Sir Antony BEEVOR: Could Europe escape from the Second World War?

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Could Europe escape from the Second World War?

Sir Antony BEEVOR

British historian, he published four novels and twelve non-fiction books which have sold over eight million copies.

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Even British prime minister Neville Chamberlain – who was the biggest supporter of the Munich agreement – had no doubts, that war was on the way – writes Sir Antony BEEVOR

.Could Europe escape from the Second World War? No. Our continent could not avoid the conflict quite simply – because the dictator of the country with the most effective war machine on the continent was determined to start one. 

The reason for the reluctance of British and French leaders to confront Hitler was because they made the totally false assumption that he, like them, would surely do everything he could to avoid another one like 1914-1918. They did not realise that he was furious that he had not been able to go to war in September 1938. 

It does not mean that nobody could grasp at the moment of Munich agreement (September 29-30, 1938) in what direction the situation was headed. Some did notice. Most notably Winston Churchill and his circle – which included my grandfather-in-law Duff Cooper, First Lord of the Admiralty at that time, who resigned in protest over the Munich agreement.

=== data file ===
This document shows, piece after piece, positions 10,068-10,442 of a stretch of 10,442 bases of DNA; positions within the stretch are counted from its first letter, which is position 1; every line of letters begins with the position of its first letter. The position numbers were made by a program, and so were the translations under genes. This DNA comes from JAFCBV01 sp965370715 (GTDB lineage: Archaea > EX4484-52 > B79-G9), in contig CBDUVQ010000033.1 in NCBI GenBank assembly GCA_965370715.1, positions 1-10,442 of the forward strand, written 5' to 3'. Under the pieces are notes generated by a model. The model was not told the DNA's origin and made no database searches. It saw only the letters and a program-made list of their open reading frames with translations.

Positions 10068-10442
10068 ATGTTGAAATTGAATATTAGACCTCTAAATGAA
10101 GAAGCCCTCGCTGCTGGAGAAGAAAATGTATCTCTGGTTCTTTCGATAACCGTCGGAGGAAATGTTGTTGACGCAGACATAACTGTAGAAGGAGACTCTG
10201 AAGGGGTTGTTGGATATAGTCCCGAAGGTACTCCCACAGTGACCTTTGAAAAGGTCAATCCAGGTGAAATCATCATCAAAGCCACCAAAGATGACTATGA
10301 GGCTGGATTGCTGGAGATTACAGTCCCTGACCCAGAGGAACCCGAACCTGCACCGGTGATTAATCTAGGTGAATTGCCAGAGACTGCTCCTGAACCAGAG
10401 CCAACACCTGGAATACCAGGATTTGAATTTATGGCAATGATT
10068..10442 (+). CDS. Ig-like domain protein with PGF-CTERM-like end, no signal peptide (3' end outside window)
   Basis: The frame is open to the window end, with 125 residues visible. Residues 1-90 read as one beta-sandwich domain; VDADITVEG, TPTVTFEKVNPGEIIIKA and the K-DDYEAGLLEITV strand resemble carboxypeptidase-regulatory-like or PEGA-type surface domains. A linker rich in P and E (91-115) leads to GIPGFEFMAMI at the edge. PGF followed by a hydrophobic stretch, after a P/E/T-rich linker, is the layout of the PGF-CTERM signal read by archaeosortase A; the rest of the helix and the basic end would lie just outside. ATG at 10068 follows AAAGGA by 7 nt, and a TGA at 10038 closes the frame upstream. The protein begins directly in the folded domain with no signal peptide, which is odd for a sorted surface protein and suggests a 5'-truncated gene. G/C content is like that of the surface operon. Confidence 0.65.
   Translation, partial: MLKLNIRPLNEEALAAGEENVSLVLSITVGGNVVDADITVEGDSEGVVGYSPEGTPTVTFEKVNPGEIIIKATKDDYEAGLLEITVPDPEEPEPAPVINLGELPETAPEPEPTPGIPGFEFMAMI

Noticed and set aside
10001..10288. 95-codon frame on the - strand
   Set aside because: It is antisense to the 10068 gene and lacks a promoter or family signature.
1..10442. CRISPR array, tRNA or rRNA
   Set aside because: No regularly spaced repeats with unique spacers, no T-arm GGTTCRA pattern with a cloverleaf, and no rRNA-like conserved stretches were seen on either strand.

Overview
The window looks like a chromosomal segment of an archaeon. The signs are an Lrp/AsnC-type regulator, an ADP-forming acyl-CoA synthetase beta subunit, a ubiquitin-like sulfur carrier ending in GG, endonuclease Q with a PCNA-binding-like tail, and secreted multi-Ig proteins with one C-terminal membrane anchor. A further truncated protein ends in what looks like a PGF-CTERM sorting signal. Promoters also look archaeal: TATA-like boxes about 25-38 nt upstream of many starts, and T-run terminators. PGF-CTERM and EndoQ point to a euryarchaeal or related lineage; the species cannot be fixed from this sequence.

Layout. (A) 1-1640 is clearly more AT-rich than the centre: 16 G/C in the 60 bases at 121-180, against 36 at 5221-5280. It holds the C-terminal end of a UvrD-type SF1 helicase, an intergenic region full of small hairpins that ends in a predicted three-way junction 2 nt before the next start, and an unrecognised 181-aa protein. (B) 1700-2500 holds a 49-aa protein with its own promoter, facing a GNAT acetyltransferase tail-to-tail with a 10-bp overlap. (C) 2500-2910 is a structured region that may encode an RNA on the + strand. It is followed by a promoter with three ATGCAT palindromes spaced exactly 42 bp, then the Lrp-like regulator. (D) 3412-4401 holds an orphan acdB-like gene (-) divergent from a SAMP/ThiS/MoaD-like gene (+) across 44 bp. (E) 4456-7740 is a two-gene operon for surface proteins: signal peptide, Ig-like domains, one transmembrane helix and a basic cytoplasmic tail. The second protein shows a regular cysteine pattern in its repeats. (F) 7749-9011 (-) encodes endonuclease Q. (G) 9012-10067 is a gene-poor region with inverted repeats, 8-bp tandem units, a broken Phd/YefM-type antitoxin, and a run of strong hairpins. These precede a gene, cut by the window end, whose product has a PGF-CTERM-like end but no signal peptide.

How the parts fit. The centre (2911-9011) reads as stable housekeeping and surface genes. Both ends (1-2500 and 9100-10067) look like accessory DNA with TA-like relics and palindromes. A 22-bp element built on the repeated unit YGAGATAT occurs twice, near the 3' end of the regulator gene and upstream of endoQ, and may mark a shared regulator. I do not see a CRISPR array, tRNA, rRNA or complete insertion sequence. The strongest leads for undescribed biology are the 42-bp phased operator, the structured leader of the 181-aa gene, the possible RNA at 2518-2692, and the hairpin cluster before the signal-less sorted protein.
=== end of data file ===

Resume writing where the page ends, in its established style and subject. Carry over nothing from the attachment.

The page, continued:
Even British prime minister Neville Chamberlain – who was the biggest supsporter of this agreement – had no doubts, that war was on the way. Especially when the Nazi started occupation of Prague and  the whole Czechoslovakia in March 1939. But whatever he did, by then it was far too late. Besides he still hankered for the tiny chance that the full scale conflict could still be avoided. 

The same with the French. They perfectly knew that they had not been ready for war and had counted for the same chance as Chamberlain. That is the reason they had not even used the word ‘war’ in the debates in the Assemblée Nationale after the invasion of Poland on 1 September. 

.The lesson is that it is a big mistake to put yourself in the shoes of your opponent when you retain your own thinking. You have to get inside his thought processes if you want to avoid making totally false assumption – as happend during Munich agreement.

Sir Antony Beevor

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